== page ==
“She’s… so pure…” Simon said to Thea, who had ignored most of the fiasco in front of them and had just been taking notes. “I almost feel bad that she’s so dissimilar from her rider….”
“Neveah?” Thea said, almost reflexively, her eyes making it clear that she wasn’t really listening. Which hurt Simon, but he just clammed up, unwilling to reveal how much it really hurt. Unfortunately, he would not get his desired peace.
“Really? Do you think they are dissimilar?” The small, tan girl named Ten’Malla asked, appearing next to Simon as if by magic. So sudden was her appearance that both Simon and Thea jumped, which Simon disliked from the shock, but also because it brought to the forefront of Thea’s mind that she just ignored him…
“Uh…” It took a few seconds further for Simon’s brain to move and process what the girl was saying. “Yea. Neveah is so pure, like a child. While the Ghosthound is more…”
Simon trailed off, unsure of how to frame what he wanted to say. That Ghosthound seemed more callous and cold? That this creature didn’t have an ounce of subterfuge in her body…? But it was hard to construct the sentences while Ten’Malla looked at him, her brown eyes gleaming strangely.
The girl was something of an enigma. She simply appeared out of nowhere and insisted on coming with them. But from the way the Ghosthound acted, he knew her, although he seemed annoyed by her presence. She didn’t appear to have a mount, but the only reasonable explanation was that she was related to the Wild Rider, perhaps as a support staff or without the strength to actually become one of the Riders.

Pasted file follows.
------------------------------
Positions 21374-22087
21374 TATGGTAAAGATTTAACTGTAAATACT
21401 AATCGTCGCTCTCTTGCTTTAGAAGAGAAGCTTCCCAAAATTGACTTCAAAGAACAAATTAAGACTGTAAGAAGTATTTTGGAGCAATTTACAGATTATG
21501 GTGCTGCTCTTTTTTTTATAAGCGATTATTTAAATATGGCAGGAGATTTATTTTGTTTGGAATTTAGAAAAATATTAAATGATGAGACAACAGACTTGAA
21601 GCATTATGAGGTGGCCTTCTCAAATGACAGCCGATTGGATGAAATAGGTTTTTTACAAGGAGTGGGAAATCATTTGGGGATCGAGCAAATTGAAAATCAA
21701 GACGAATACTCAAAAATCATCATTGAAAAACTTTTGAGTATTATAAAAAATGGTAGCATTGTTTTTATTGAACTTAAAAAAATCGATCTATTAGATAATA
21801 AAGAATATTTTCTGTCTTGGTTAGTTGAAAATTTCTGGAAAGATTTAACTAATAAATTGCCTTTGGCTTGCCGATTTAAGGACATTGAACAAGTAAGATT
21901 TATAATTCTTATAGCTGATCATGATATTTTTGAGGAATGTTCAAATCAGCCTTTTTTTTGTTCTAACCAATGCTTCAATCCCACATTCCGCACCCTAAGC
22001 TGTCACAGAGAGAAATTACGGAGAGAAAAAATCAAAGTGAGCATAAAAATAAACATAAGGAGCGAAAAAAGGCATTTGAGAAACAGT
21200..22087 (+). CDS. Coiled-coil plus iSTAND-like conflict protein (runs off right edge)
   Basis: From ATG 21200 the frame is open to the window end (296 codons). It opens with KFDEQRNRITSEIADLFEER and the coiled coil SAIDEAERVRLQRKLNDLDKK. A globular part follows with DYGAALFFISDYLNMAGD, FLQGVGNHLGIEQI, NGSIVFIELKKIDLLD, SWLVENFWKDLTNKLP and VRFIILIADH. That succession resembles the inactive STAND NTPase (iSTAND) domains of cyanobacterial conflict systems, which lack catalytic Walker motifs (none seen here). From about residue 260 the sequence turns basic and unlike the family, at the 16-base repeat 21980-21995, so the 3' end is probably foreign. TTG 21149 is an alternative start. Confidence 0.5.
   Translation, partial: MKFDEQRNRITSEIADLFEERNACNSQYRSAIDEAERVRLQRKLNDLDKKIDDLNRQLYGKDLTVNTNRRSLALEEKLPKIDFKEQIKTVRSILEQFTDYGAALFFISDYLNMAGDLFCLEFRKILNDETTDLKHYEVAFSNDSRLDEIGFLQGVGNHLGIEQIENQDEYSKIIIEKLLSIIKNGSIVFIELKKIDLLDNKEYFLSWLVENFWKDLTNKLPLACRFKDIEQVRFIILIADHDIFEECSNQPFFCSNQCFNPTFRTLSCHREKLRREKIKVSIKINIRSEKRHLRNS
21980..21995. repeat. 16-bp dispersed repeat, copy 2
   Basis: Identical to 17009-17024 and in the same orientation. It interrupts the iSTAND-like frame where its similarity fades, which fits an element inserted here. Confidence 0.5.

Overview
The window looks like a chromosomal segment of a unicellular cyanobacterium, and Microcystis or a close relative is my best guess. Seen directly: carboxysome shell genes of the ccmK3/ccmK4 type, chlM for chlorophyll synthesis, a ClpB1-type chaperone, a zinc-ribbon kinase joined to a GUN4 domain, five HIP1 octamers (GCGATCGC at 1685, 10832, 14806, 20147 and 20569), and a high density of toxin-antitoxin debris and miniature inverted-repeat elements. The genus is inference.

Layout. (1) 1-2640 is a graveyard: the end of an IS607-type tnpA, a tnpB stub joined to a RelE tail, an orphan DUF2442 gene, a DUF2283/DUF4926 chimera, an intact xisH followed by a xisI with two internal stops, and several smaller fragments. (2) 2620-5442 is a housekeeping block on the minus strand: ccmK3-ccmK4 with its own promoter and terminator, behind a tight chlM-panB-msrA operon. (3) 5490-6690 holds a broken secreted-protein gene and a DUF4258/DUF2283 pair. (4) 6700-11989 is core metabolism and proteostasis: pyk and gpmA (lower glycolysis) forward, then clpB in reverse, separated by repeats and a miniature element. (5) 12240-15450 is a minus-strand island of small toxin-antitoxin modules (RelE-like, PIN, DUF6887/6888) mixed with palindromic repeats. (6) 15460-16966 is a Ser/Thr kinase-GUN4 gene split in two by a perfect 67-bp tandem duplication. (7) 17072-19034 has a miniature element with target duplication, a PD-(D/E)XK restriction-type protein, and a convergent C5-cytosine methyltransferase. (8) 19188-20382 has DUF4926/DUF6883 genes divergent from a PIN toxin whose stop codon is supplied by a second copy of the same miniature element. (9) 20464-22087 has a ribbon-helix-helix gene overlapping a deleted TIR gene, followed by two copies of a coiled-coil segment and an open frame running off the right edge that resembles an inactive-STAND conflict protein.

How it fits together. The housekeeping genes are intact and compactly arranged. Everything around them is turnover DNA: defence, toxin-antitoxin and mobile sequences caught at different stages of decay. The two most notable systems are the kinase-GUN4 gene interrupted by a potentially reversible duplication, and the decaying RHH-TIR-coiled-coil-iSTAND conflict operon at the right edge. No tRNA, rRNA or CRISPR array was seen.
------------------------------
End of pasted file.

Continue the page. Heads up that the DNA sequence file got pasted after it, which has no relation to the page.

Still, her eyes seemed strong and unfathomably deep as she stared at Simon. “Interesting. I would say, if anything, those two are a perfect pairing.”
Shrugging, Simon hunched his shoulders, ready to let the conversation pass. The feelings in his chest continued to swirl, but in a way that just dragged his energy levels down. And there was no way he was willing to let them escape him while Thea was here-
“You know,” Thea said, cutting off Simon’s thoughts. “You’ve really held a grudge, Simon, about his name. Why is it such a big deal? He didn’t do it to hurt you, he just had his own baggage. Give him the benefit of the doubt. I mean, I don’t know if he’s much like Neveah, but…”
Simon’s hands curled into fists, his nails digging into the soft skin of his palms. “They are nothing alike. Neveah is full of kindness and joy. The Ghosthound… the Ghosthound is someone who has learned to kill, and he is callous. He would rather remain silent and let people suffer around him, then-”
Ten’Malla’s laugh was small, but it echoed strangely, filling the air around them, carrying so that both Lily and Neveah looked up from their most recent plan, individually both turning and seeking the source of the noise. Even Toto emerged from his usual calm stoicism, tensing somewhat and moving to stand next to Simon. It was a strange gesture, one that made Simon feel out of his depth.
But his emotions were carrying him now, and he glared balefully at Ten’Malla, who continued to chuckle.
“You… you don’t understand them at all,” Ten’Malla informed him, her smile condescending. Simon’s expression twisted.
“Neveah,” Ten’Malla said, turning to the wurm, some 40 meters away. But even though she spoke in a low voice, the sound carried clear as day. “If Lily were to become Randidly’s enemy, what would you do?”